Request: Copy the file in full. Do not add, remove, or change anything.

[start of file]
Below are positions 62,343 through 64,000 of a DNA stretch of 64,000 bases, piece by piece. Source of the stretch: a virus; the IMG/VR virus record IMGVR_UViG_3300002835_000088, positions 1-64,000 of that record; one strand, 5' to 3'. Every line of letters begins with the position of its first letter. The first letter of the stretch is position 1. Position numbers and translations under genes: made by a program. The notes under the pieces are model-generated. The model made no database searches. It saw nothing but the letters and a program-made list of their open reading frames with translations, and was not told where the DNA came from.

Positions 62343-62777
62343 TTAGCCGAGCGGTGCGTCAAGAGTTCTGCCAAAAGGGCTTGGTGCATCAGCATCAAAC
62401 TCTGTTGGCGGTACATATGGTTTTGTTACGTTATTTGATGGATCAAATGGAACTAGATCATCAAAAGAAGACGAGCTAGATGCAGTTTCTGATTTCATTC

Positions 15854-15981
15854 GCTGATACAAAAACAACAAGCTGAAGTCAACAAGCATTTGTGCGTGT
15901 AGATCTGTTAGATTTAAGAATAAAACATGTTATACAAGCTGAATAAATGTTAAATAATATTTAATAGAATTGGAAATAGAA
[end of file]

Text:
Below are positions 62,343 through 64,000 of a DNA stretch of 64,000 bases, piece by piece. Source of the stretch: a virus; the IMG/VR virus record IMGVR_UViG_3300002835_000088, positions 1-64,000 of that record; one strand, 5' to 3'. Every line of letters begins with the position of its first letter. The first letter of the stretch is position 1. Position numbers and translations under genes: made by a program. The notes under the pieces are model-generated. The model made no database searches. It saw nothing but the letters and a program-made list of their open reading frames with translations, and was not told where the DNA came from.

Positions 62343-62777
62343 TTAGCCGAGCGGTGCGTCAAGAGTTCTGCCAAAAGGGCTTGGTGCATCAGCATCAAAC
62401 TCTGTTGGCGGTACATATGGTTTTGTTACGTTATTTGATGGATCAAATGGAACTAGATCATCAAAAGAAGACGAGCTAGATGCAGTTTCTGATTTCATTC

Positions 15854-15981
15854 GCTGATACAAAAACAACAAGCTGAAGTCAACAAGCATTTGTGCGTGT
15901 AGATCTGTTAGATTTAAGAATAAAACATGTTATACAAGCTGAATAAATGTTAAATAATATTTAATAGAATTGGAAATAGAA